After a break of almost a year we went to the B R Hills Wildlife Sanctuary, for just a day. Though we have been to this Sanctuary numerous times, we have never seen a Leopard or a Tiger on any of the Jeep Safaris. Our earlier two sightings of the Royal Bengal Tiger had happened on the state highway, which runs through the Sanctuary. Little did we know that in this visit our luck would change! It was about 5:45 pm and we were out on the evening safari. The jeep was ambling along the safari track when suddenly someone noticed a Leopard walking within the lantana adjacent to the tracks. We stopped the jeep and spotted the Leopard moving around. He was very well camouflaged and we could only see his spots when he moved. However, when he stopped moving, it was impossible for us to sight it, even though it was just 50 feet from the Jeep. He was in no hurry to show himself to us and stayed still and hidden in the thick Lantana for several minutes. We decided to wait it out. And after about 15 minutes, the Leopard lost its patience and started to stroll deeper into the Lantana while keeping its eyes trained on us all the time. We managed to get a couple of shots, one of which is this.
While all of us in the jeep congratulated each other on this chance sighting, I wasn’t very happy to have missed out on a great photo opportunity. After some discussion, we decided to trace back along the safari road and return to this location after 5-10 minutes. We had just about reversed 100 meters, when a few Chitals (Spotted Deer), which were right next to the tracks, started giving alarm calls. We switched off the jeep engine and looked at the direction where the Deer were looking, trying to spot the predator. We were all pretty convinced that the Leopard was on a hunt and would soon appear to stalk the Deer. Another 20 minutes flew by, and except for the occasional alarm calls by the Deer, there was no movement. We had to exit the Sanctuary by 6:30 p.m; light had died down and we decided to call it quits.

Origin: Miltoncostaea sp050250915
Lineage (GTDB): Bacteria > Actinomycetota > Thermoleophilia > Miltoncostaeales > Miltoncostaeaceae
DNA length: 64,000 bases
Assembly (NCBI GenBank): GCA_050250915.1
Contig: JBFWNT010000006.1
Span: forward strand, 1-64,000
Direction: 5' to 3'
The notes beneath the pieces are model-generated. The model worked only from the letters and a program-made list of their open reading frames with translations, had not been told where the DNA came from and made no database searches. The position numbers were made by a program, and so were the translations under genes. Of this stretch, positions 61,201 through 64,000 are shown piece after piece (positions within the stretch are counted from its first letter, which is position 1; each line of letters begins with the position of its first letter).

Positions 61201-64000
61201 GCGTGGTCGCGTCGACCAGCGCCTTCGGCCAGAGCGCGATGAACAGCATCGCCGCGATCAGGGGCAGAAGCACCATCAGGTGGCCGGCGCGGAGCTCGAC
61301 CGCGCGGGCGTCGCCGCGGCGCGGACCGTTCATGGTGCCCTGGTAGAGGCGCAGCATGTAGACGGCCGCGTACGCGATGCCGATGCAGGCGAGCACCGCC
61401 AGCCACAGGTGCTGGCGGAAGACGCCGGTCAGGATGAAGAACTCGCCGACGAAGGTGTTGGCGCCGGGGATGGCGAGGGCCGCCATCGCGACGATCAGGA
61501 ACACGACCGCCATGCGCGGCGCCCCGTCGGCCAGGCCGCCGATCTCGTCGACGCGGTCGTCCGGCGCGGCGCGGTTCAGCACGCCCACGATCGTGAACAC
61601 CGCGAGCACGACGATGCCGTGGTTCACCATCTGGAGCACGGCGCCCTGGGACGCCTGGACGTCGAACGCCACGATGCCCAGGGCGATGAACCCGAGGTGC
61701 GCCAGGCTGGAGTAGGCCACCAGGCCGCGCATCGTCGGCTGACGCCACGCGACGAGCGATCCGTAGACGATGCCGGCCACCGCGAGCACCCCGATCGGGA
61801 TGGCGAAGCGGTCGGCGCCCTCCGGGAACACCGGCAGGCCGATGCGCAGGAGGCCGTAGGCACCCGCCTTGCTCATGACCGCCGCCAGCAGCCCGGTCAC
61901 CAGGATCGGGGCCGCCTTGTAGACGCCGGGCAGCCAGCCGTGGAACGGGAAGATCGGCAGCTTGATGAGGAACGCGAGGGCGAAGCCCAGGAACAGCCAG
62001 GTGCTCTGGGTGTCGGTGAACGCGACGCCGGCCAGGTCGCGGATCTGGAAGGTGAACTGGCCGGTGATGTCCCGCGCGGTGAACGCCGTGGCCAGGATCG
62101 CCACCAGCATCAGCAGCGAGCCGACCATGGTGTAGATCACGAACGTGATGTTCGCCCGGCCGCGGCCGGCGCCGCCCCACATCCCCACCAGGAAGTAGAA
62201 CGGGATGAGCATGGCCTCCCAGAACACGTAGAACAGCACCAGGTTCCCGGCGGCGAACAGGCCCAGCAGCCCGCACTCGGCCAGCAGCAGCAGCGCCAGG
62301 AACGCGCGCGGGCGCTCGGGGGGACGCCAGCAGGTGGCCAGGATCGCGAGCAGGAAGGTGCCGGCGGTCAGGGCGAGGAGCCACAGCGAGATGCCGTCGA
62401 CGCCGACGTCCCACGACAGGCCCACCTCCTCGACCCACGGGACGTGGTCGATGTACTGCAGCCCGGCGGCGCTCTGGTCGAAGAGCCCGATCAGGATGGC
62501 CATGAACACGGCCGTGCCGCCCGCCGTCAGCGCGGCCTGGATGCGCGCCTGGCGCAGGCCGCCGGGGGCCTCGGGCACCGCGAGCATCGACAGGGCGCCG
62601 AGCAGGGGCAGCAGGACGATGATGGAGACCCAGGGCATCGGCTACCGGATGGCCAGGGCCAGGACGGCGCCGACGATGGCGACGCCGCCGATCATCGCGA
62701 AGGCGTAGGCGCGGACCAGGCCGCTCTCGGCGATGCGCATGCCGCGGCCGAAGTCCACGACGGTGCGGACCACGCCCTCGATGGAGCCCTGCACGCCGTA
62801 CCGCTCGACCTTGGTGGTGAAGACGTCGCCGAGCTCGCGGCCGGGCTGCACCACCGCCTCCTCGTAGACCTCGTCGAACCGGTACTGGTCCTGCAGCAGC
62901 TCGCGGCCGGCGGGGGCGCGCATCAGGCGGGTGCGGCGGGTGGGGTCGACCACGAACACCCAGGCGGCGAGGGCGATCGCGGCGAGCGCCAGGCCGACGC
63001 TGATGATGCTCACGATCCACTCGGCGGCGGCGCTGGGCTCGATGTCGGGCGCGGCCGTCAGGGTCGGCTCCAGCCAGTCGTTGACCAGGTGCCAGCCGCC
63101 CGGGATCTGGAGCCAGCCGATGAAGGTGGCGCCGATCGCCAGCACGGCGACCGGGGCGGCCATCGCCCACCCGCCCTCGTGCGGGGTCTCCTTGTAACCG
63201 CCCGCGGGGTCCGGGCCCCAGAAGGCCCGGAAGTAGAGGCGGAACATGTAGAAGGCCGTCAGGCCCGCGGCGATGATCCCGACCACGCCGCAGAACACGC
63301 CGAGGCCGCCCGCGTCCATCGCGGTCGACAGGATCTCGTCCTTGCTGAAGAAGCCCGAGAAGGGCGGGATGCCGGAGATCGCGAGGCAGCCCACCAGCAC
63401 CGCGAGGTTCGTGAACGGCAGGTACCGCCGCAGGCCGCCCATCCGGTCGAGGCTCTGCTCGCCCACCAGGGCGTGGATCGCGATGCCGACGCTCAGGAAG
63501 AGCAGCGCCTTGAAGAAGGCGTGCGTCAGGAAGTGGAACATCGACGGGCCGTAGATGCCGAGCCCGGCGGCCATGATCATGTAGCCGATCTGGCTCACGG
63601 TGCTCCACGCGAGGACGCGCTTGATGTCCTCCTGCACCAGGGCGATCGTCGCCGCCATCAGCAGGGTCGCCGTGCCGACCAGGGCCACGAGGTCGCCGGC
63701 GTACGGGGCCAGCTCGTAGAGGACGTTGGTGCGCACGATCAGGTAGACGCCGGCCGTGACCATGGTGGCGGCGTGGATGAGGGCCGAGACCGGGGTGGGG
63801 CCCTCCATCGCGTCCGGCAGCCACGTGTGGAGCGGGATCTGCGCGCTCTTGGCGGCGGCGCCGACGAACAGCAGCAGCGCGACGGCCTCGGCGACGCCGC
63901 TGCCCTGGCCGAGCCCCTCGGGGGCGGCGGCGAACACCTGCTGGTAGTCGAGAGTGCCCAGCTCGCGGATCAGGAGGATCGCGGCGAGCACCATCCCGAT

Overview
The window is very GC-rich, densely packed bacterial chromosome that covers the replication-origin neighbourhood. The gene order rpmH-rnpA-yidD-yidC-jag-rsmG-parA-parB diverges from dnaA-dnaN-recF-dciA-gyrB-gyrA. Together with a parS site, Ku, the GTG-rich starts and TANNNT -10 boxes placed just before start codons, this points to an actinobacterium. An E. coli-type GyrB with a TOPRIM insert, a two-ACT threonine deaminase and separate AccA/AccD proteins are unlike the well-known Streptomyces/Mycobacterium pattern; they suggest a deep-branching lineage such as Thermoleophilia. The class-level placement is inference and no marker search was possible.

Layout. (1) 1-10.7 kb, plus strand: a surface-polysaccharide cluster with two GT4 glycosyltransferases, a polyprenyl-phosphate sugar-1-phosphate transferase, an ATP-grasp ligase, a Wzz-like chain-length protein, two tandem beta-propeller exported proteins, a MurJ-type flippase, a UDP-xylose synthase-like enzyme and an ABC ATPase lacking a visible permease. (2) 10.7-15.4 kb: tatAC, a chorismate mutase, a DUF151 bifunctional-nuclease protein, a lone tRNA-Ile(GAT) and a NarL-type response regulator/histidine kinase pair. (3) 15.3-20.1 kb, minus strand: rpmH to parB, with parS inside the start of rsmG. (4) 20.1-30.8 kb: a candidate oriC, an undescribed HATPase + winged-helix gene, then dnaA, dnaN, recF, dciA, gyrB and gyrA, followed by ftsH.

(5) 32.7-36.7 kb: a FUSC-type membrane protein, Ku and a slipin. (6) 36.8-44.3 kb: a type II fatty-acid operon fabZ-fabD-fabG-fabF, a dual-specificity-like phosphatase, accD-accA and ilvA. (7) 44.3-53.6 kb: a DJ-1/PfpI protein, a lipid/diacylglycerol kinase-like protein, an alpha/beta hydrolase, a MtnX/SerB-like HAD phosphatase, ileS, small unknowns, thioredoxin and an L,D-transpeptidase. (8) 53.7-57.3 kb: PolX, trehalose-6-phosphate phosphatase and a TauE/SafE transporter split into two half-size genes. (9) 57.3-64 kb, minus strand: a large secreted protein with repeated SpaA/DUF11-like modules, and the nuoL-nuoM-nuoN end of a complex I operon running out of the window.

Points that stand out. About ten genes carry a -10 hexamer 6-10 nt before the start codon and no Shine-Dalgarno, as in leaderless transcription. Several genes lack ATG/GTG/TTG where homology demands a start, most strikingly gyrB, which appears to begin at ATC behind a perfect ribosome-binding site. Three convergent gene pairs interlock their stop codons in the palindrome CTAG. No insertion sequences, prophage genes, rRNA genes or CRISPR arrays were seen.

The jeep started and we moved about 10 meters ahead when Narayanan, the Jungle Lodges Resort naturalist, spotted the Leopard lying casually on the branch of a tree about 150 feet from the tracks. The Leopard had been there all the time for the last 20 minutes and should have been looking at us, while we just couldn’t spot it! No wonder they say that the Leopard is “the master of camouflage “. In the next 9 minutes, in dying light, we had a portrait session with this Leopard. All these near full frame images were shot with the D300, 300 f2.8 lens mounted with the 2x convertor. ISO 1600 to ISO 3200 indicates the challenging lighting conditions, fortunately we had the mini beanbag and it helped us get some decent shots even at 1/25s-1/60s.